Finally, in their separate concurring opinions in Abood, Justices Rehnquist and Stevens said nothing at all on the subject of the constitutionality vel non of exclusive representation.

As in its earlier decisions, the Abood Court mechanically and unthinkingly brought forth the "labor-peace" argument to rationalize compulsory public-sector collective bargaining. Justice Stewart’s plurality opinion adverted at several places to the view that "labor stability will be served by a system of exclusive representation". These statements, however, constituted no decision of constitutional law, but mere and even question-begging dicta. Many things that might serve "labor stability"—such as slavery—could also violate the Constitution.

For one example of what could fairly be described as Abood’s double-talk on this subject, Justice Stewart contended that

[t]he designation of a single representative avoids the confusion that would result from attempting to enforce two or more agreements specifying different terms and conditions of employment. It prevents inter-union rivalries from creating dissension within the work force and eliminating the advantages to the employees of collectivization. It also frees the employer from the possibilty of facing conflicting demands from different unions, and permits the employer and a single union to reach agreements and settlements that are not subject to attack from rival labor organizations.

One wonders in what dream world Justice Stewart was operating when he wrote this passage. Where in public employment (or private employment, for that matter) was it common, or even known, for employers to "attempt[ ] to enforce two or more agreements specifying different terms and conditions of employment" as to the selfsame employees? Not surprisingly, Justice Stewart provided no example. For that matter, where in public or private employment was it common for employers to attempt to enforce two or more agreements specifying radically different terms and conditions of employment for different, but similarly situated, employees? Not surprisingly, Justice Stewart provided no example of this, either. Even in the absence of unions, free labor markets simply do not allow such situations to arise in the normal course of events, or (if they adventitiously do) to persist for any significant length of time. To be sure, in the context of a hypothetical statute mandating compulsory collective bargaining but without exclusive representation, where two or more unions are empowered simultaneously to negotiate for the same employees, it is possible to imagine that an employer might "fac[e] conflicting demands from different unions", and "the confusion that would result from attempting to enforce two or more agreements specifying different terms and conditions of employment". But no public-sector collective-bargaining statute ever set up such a psychotic system.

For another instance of this confused thinking, Justice Stewart argued that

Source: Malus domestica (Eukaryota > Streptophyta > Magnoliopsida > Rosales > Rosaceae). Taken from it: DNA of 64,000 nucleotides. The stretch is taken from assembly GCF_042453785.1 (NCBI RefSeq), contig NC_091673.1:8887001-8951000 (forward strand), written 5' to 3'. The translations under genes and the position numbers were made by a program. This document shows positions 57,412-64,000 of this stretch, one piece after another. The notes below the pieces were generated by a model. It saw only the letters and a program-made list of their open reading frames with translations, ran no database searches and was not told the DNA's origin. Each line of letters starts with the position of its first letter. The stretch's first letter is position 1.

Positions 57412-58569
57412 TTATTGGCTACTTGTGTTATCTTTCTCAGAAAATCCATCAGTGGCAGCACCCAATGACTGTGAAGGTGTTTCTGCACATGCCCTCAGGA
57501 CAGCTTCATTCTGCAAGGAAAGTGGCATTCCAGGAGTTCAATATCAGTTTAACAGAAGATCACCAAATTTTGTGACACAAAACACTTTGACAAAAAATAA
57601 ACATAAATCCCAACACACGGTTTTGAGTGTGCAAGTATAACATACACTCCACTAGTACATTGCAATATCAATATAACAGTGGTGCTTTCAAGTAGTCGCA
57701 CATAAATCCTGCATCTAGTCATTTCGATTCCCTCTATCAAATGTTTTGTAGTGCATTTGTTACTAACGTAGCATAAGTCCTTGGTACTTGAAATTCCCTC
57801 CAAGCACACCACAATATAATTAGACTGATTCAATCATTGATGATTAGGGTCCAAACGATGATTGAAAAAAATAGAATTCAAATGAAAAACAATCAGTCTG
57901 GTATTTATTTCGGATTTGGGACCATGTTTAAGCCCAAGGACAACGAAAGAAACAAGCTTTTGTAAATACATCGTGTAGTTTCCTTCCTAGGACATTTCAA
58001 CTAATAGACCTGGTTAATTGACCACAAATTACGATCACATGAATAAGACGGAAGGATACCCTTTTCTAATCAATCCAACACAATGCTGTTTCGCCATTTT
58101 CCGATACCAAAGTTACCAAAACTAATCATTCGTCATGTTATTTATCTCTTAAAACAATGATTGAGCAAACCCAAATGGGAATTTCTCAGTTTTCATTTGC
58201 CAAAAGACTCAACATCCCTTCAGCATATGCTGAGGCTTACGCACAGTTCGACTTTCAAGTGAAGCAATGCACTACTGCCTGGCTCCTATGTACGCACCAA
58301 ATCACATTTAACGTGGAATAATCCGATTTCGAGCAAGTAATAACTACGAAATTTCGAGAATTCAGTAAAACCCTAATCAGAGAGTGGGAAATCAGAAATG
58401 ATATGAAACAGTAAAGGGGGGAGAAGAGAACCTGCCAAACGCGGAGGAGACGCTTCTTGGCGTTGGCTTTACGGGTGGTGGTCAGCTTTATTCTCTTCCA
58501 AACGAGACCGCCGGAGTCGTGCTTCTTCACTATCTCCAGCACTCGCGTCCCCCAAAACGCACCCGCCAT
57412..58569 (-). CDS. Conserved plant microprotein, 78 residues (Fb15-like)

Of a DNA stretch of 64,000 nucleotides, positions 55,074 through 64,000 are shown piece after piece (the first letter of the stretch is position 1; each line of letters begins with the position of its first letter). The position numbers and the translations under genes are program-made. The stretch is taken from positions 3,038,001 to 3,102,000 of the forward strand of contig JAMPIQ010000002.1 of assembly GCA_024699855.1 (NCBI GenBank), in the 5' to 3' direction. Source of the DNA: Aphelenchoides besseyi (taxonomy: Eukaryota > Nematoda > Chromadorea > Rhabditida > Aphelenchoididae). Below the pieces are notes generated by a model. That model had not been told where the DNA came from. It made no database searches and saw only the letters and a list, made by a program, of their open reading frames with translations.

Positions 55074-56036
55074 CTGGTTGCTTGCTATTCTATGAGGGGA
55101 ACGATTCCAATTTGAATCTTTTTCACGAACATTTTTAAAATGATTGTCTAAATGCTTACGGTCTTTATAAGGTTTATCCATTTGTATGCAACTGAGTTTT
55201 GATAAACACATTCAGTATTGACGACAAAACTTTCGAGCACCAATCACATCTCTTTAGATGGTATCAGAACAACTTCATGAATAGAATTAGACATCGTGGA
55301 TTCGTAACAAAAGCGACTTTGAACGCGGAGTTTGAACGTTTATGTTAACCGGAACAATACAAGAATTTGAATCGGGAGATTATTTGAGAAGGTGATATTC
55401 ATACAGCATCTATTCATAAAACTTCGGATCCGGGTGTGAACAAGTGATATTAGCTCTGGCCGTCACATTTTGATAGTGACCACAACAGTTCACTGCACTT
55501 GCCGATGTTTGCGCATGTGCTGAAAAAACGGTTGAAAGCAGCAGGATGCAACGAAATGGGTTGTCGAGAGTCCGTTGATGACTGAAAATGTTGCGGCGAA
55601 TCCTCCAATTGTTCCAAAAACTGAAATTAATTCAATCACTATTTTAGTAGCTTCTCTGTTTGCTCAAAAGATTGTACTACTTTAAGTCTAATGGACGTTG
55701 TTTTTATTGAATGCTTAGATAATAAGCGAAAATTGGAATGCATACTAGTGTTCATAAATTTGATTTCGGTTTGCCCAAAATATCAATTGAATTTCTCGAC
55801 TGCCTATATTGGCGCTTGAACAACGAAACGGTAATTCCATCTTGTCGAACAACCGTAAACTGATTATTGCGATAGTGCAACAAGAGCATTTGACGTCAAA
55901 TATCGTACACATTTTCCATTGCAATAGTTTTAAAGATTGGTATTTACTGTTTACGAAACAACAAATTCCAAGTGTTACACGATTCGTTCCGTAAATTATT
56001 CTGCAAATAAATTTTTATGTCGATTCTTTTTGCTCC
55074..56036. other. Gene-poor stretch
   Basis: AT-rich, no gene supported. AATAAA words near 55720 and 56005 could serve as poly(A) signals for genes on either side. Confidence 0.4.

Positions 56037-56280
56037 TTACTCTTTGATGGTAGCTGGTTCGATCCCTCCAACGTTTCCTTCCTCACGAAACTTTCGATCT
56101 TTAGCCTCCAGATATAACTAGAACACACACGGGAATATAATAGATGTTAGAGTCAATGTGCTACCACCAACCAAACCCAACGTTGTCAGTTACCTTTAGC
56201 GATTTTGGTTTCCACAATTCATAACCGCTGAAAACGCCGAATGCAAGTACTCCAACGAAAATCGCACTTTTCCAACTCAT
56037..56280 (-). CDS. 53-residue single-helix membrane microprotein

[t]he confusion and conflict that could arise if rival teachers’ unions, holding quite different views as to the proper class hours, class sizes, holidays, tenure provisions, and grievance procedures, each sought to obtain the employer’s agreement, are no different in kind from the evils that the exclusivity rule in the Railway Labor Act was designed to avoid. * * * The desirability of labor peace is no less important in the public sector * * * .

To hold this view, though, one would have to believe that a free labor market—in which employers could bargain with one union, more than one union if conditions warranted, or no unions at all—would necessarily and ineradicably be beset with debilitating "confusion and conflict". That, however, was not the case before compulsory collective-bargaining statutes were enacted. It was not the case when Abood was decided. And it is most assuredly not the case today, where the vast majority of private-sector employees belongs to no union at all. Also, for a Justice of the Supreme Court to hold this view, he would have to ignore the decisions in Virginian Railway and Jones & Laughlin Steel Corp., which held that, notwithstanding the designation of a union as the employees’ majority representative, an employer could enter into individual contracts with employees—contracts which, presumably, could have been informed by the "different views" of a "rival" union, so long as the "rival" union did not purport to act as the majority representative. Finally, for anyone to hold Justice Stewart’s view, he would have to forget that "[t]he confusion and conflict that could arise if rival * * * unions * * * each sought to obtain the employer’s agreement" derive fundamentally from the existence of compulsory collective bargaining itself. If employers were not compelled by statute to bargain, terms and conditions of employment would be set by free-market forces, which would balance or filter out the "quite different views" of "rival" unions.